Technology

Welcome to the Dark Side: 5 Dirty Secrets the Video Game Industry Doesn’t Want You to Know

The video game industry isn’t just large: it’s outright gigantic. According to Microsoft, there are more than two billion gamers around the world, and the industry generates more than $120 billion in revenues each year. What’s more, with the mainstream emergence of VR, AR and wearables, this dominance will grow massively in the years ahead. We’ve come a long, long way from Pac Man.

However, all is not joyful and festive. Here are five dirty secrets that the video game industry doesn’t want you to know (but we certainly do):

1. Many of the men and women who design, develop and test video games don’t go home at night thanking their preferred deity above for giving them a dream job. Instead, they collapse on their bed (or their couch if they don’t make it all the way to their bedroom) out of sheer exhaustion. Working 60+ hours a week is standard fare, and workers who complain about excessive overtime (a.k.a. “crunch”) risk getting the ol’ heave-ho. With task management and collaboration technologies like unified communications and hosted voip, recruiting talented and willing developers anywhere in the world is faster and easier than ever.

2. Many people who work for video game companies — or who have any connection to the video game industry, such as a supplier or vendor — are either legally forbidden or strongly advised against saying anything negative about a title or company. That’s not to suggest that all reviewers are nothing more than shills. For example, here at Gadgnetheat.com we call ‘em as we see ‘em (like this look at the best sci-fi games of all time). But it does mean that many of us aren’t getting the full story about what really goes on behind the scenes, and probably never will.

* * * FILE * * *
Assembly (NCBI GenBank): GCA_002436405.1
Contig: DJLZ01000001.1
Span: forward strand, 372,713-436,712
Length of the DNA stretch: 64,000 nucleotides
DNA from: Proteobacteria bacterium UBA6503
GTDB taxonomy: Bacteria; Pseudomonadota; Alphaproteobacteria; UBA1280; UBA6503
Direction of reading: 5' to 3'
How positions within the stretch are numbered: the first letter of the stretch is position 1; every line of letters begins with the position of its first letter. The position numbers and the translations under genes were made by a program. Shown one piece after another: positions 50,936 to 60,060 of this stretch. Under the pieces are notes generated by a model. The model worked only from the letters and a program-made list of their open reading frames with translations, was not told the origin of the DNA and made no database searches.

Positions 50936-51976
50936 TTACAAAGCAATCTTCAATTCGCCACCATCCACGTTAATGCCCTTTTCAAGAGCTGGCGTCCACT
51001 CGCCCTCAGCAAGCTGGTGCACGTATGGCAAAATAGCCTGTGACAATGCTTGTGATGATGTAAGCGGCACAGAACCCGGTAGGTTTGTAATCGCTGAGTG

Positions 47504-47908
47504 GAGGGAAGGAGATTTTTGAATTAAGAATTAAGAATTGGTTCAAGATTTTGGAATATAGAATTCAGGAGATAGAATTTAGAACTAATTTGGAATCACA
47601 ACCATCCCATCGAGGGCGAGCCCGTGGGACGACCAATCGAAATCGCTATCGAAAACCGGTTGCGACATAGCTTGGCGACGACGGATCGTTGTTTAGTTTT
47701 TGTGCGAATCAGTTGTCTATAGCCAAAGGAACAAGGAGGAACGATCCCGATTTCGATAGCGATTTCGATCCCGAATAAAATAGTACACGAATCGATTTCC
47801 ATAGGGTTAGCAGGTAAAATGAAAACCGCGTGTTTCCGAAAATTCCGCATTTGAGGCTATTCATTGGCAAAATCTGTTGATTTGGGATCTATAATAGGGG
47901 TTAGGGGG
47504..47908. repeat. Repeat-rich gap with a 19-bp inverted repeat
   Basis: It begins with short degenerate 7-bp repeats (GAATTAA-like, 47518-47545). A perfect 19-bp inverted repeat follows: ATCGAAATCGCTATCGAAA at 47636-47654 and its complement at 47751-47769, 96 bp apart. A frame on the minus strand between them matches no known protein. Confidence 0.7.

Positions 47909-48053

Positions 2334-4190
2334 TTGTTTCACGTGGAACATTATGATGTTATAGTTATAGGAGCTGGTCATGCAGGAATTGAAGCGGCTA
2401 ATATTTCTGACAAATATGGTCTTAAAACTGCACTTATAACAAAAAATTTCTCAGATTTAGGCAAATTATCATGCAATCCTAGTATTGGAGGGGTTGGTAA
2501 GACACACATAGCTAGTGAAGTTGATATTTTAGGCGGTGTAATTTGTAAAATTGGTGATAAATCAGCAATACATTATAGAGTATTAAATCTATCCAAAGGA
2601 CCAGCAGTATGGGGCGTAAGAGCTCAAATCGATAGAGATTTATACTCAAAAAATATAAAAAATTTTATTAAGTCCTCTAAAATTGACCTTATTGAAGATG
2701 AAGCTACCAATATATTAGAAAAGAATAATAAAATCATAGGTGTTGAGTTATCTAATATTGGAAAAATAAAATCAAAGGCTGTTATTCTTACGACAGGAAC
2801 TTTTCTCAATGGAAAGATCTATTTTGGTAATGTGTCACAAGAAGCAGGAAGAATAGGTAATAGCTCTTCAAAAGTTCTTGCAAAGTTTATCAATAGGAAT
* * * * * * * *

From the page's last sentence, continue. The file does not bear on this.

3. When you buy a game that you love, you may have a nice warm and fuzzy feeling because you think the money is going to hard working developers. Unfortunately however, most of it is going to the publishers. 

4. The video game industry as a whole is extremely male-dominated and sexism is quite prevalent. That’s the bad news. But the good news is that things might be changing for the better. For example, as we recently blogged about Riot Games recently settling a class-actions suit brought by a group of female employees who alleged that they were the victims of gender-based wage discrimination and harassment. The amount of Riot Games’ “sorry, our bad” check? A cool $10 million.  

5. Generally, it’s believed that video game companies have notoriously weak security safeguards, which makes their databases a prime target for hackers. For example, back in 2015 Microsoft filed a lawsuit against a Chinese gaming website for allegedly hacking Xbox accounts, and selling the data on the dark web. Gamers themselves are also in hackers’ crosshairs, and often receive phishing emails that claim to be surveys and other legitimate communications. 

The Bottom Line

We all love video games (maybe sometimes more than we should). And nothing above is meant to throw shade at this glorious activity that gamers understand, and non-gamers never will. But with this being said, don’t delude yourself into believing that life on the video game landscape is all rainbows and unicorns. It can get pretty scary, pretty nasty, and pretty risky — kind of like a really good video game!  

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